Continuous Intra-arterial Monitoring of Blood Gases Using the Paratrend 7™: Applications in Nondomestic Species
The Paratrend 7™ intravascular blood gas monitoring system (Biomedical Sensors, Pfizer Inc., New York, NY, USA) utilizes fiberoptics and electrochemical sensing elements to provide continuous blood gas monitoring (PO2, PCO2, pH, temperature, base excess, bicarbonate, O2 saturation) of patients. Monitoring of invasive blood pressures via an external transducer can be performed simultaneously with the Paratrend 7™. Currently, the most widely used method of blood gas monitoring is based on intermittent arterial blood gas sampling: this method only provides historical blood gas data. The main advantage of continuous intra-arterial blood gas monitoring (CBGM) is the ability to take immediate action based on the present blood gas status of the patient.1 Applications in human medicine have focused on high risk, critically ill, decompensating patients; particularly in pediatric medicine and with hypoxic and/or poorly perfused patients in which pulse oximetry is unreliable.2 The cost of the Paratrend 7™ ($25,000 for the unit and $300/single use sensors) will prohibit the routine use of this system in zoological medicine. However, the Paratrend 7™ would be invaluable for zoological veterinarians during anesthesia, drug, and procedural studies in which trends (Figure 1) and effects (Figure 2) of these variables on the blood gas status of patients should be recorded. Surgical procedures on “high profile and/or high risk patients” could also be more safely performed using CBGM of the patient’s status. In this talk, we present the design and function of the Paratrend 7™ and applications in non-domestic species.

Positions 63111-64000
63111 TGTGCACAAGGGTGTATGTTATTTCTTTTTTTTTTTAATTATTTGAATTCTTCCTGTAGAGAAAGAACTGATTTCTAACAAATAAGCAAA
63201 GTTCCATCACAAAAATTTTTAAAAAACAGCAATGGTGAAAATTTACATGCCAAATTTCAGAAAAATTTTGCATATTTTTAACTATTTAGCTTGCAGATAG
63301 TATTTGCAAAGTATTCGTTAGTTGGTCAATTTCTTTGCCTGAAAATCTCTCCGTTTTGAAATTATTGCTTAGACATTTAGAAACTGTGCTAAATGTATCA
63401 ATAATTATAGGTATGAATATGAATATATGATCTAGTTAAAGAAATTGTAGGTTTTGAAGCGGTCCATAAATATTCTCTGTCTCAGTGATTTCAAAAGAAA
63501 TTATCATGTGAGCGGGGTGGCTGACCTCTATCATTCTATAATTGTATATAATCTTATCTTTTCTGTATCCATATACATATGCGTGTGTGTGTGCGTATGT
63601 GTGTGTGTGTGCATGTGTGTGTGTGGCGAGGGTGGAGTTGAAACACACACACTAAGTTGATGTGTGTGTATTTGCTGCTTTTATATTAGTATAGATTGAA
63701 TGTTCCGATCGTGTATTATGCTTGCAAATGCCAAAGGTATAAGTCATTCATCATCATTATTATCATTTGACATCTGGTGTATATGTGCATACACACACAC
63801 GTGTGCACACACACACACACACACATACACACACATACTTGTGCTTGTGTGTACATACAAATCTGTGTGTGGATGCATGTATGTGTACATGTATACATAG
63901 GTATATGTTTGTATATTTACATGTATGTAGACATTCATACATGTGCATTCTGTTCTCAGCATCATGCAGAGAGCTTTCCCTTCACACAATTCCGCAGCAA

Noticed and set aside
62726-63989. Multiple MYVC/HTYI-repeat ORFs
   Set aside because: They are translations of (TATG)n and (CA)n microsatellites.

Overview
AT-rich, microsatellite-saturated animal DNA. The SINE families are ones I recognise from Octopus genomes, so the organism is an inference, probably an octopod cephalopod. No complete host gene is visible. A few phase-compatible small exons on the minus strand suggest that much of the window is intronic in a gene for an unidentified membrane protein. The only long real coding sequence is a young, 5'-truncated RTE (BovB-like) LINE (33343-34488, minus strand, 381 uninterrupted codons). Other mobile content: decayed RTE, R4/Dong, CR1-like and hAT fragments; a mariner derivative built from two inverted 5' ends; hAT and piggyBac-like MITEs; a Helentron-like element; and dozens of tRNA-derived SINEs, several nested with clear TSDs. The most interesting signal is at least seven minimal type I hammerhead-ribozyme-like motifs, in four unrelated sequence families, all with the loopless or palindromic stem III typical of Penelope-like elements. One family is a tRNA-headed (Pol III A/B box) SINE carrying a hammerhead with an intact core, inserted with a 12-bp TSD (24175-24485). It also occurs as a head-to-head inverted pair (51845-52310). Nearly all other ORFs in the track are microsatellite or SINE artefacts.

Figure 1. Paratrend 7™ three parameter trend display of cheetah blood gases during Telazol/medetomidine anesthesia study
A fall in the PO2 value is shown during a few minute period.
Figure 2. Paratrend 7™ single parameter trend display of cheetah PO2 during Telazol/medetomidine anesthesia study
Starting at 10:02, 2 L of supplemental oxygen were delivered by endotracheal tube. A rise in PO2 is shown shortly after oxygen supplementation was begun.
The authors thank Mr. Ron Bobele for information on the Paratrend 7™ system.
1. Szaflarski, N.L. 1996. Emerging technology in critical care: continuous intra-arterial blood gas monitoring. Am. J. Crit. Care. 5:55–65.
2. Dirks, J.L. 1995. Innovations in technology: continuous intra-arterial blood gas monitoring. Crit. Care Nurse. April Pp.19–27.